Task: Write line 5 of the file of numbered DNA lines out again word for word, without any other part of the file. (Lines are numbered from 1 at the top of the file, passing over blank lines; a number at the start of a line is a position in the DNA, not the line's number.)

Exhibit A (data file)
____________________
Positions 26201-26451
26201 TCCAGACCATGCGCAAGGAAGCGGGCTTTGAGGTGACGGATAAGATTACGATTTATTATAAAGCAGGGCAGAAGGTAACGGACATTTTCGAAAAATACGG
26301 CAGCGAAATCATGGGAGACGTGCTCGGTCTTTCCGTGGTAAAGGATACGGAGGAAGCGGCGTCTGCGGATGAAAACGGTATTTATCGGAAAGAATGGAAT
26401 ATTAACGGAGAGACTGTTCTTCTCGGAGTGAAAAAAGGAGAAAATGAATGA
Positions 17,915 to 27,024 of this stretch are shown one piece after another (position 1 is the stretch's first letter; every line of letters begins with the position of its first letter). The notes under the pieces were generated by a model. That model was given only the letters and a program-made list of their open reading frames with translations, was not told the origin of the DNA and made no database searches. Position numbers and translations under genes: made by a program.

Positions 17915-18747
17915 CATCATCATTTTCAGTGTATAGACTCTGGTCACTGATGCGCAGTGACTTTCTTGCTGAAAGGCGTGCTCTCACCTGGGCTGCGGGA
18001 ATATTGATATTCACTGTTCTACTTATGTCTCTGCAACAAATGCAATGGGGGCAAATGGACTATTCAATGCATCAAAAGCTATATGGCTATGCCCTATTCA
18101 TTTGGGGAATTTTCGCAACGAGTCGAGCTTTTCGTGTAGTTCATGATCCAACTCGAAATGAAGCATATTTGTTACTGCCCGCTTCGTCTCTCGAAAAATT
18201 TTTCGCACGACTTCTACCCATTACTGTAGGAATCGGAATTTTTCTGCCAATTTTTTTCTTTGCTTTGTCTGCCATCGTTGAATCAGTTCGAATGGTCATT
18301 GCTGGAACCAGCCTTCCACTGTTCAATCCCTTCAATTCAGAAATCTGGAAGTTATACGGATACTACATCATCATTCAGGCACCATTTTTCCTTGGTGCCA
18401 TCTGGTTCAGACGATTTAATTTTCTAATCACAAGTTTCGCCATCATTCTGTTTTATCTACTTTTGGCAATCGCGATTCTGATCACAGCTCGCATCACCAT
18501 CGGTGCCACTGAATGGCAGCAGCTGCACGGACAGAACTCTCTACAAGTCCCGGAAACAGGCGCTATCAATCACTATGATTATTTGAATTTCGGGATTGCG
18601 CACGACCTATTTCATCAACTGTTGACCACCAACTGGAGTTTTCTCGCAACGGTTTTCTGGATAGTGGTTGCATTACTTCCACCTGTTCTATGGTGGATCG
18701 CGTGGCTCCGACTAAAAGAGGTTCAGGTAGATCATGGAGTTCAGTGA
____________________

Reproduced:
Positions 17,915 to 27,024 of this stretch are shown one piece after another (position 1 is the stretch's first letter; every line of letters begins with the position of its first letter). The notes under the pieces were generated by a model. That model was given only the letters and a program-made list of their open reading frames with translations, was not told the origin of the DNA and made no database searches. Position numbers and translations under genes: made by a program.